From 1 October the paper tax disc will cease to exist and instead vehicles on the road will be tracked by number plate recognition cameras, catching out those who fail to register for road tax.
The change was announced by Chancellor George Osborne last December but it appears not all motorists know about it with the RAC reporting more than a third (36%) of drivers are unaware they will no longer need to display the disc in windscreens. Here's a summary of the changes.
What it means for you
If you have a tax disc with any months left to run after today, then it can be removed and destroyed, says DVLA (Driver and Vehicle Licensing Agency). This includes customers with a Northern Ireland address, however they will still need to display their MOT disc.
Car owners will still need to buy vehicle tax to drive or keep a vehicle on the road - and DVLA will send you a vehicle tax reminder when your tax is due to expire. Police cameras will automatically check a car’s number plate to establish if road tax has been paid.
Buying a vehicle
Motorists who buy a used car will no longer benefit if there are months left on the tax disc. Now buyers will have to renew their tax disc immediately, or risk being caught on the road in an untaxed car.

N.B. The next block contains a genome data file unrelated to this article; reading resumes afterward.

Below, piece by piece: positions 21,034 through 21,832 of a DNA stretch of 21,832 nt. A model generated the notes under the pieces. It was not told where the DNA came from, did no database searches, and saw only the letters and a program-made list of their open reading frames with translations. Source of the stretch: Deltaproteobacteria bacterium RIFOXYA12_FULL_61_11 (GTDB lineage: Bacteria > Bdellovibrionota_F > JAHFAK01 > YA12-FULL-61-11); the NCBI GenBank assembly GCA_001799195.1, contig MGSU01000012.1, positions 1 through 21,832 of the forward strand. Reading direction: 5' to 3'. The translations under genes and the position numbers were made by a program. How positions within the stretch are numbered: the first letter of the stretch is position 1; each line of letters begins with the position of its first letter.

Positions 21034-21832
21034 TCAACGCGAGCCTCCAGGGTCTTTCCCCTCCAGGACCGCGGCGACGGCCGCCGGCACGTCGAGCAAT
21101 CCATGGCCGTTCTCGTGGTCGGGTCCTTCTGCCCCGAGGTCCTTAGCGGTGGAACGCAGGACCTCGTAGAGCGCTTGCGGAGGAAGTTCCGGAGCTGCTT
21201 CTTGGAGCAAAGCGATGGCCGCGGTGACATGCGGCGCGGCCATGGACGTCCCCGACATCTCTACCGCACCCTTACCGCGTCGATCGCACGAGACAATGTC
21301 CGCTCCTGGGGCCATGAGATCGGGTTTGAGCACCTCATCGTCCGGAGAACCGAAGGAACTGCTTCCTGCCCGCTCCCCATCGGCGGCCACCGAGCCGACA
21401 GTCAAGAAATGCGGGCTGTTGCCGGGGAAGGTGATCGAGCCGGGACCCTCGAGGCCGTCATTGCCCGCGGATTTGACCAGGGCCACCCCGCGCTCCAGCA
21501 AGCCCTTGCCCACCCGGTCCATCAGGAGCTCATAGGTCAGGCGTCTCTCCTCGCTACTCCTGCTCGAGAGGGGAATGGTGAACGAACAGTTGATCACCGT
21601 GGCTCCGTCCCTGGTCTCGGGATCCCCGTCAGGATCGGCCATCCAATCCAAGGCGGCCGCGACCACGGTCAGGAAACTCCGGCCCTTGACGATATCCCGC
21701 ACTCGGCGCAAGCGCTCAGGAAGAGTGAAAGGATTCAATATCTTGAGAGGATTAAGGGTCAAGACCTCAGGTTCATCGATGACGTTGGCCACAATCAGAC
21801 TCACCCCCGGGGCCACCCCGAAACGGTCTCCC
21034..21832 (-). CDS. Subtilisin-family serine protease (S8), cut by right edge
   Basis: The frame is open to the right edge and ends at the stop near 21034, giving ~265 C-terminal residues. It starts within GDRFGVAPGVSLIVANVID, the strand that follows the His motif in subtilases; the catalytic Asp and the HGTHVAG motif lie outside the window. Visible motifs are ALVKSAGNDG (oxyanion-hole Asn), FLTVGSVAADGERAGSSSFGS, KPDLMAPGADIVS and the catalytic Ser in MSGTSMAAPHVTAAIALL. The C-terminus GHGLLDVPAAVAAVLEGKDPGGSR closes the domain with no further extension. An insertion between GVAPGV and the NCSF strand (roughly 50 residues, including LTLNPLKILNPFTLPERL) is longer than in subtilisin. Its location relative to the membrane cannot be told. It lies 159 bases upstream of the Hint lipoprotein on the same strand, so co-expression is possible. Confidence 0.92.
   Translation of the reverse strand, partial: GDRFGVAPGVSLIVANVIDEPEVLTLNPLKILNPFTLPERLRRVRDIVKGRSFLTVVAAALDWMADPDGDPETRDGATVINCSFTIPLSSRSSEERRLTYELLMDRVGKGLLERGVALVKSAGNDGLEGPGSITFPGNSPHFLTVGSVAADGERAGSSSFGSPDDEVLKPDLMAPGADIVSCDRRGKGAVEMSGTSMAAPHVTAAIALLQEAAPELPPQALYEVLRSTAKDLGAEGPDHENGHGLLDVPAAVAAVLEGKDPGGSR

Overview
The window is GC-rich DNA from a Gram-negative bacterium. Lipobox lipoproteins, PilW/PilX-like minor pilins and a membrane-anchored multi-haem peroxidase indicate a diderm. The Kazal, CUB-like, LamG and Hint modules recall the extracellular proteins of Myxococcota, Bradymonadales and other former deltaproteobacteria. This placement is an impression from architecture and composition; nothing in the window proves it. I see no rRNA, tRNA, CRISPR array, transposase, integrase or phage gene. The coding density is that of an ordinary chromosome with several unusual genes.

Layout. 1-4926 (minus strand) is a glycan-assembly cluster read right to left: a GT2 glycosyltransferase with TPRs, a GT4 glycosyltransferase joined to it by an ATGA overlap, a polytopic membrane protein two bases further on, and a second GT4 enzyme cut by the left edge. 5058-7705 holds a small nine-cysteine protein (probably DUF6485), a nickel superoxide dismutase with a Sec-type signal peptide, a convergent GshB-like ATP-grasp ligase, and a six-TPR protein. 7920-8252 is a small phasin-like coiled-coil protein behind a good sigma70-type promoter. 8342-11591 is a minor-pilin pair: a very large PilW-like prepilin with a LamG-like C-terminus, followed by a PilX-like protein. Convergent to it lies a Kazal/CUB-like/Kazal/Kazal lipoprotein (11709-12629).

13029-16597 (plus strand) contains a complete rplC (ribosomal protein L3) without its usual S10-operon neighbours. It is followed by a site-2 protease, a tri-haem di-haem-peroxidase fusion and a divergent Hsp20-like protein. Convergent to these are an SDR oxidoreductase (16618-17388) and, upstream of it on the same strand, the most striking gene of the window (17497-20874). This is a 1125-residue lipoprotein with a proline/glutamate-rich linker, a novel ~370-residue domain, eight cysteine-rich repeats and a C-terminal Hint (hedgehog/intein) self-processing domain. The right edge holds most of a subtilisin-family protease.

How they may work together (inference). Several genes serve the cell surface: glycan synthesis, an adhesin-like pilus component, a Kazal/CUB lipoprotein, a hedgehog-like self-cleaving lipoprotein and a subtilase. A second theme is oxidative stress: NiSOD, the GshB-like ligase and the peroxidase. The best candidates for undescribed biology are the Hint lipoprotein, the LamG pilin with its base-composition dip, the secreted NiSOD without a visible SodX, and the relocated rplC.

Used car sellers will be responsible for telling the DVLA of a change of ownership, otherwise they risk a £1,000 fine. Under the new rules, sellers will get an automatic refund for any full months left on the vehicle tax.
Spread the cost
From November, motorists will be able to spread the cost of the tax in monthly or biannual direct debit payments. However, there will a 5% surcharge for opting to pay this way, but this is half the 10% surcharge previously applied to six-monthly tax discs.
Motorists can pay their road tax online via direct debit on the DVLA website at or at a Post Office branch.
RAC chief engineer David Bizley said: “For the vast majority of law-abiding motorists the new rules will make very little difference, and in fact the option to pay by monthly direct debit from November will make it easier for many to budget for the payments.
You can check the status of any vehicle by visiting gov.uk/check-vehicle-tax.
Tax disc facts
- Road tax - or vehicle excise duty - was introduced by Chancellor David Lloyd George to pay for the upkeep and building of roads.
- The first paper tax disc was issued on 1 January 1921.
- 99% of motorists tax their vehicles on time.
There’s more money-saving advice in every issue of Yours magazine, out every fortnight on a Tuesday.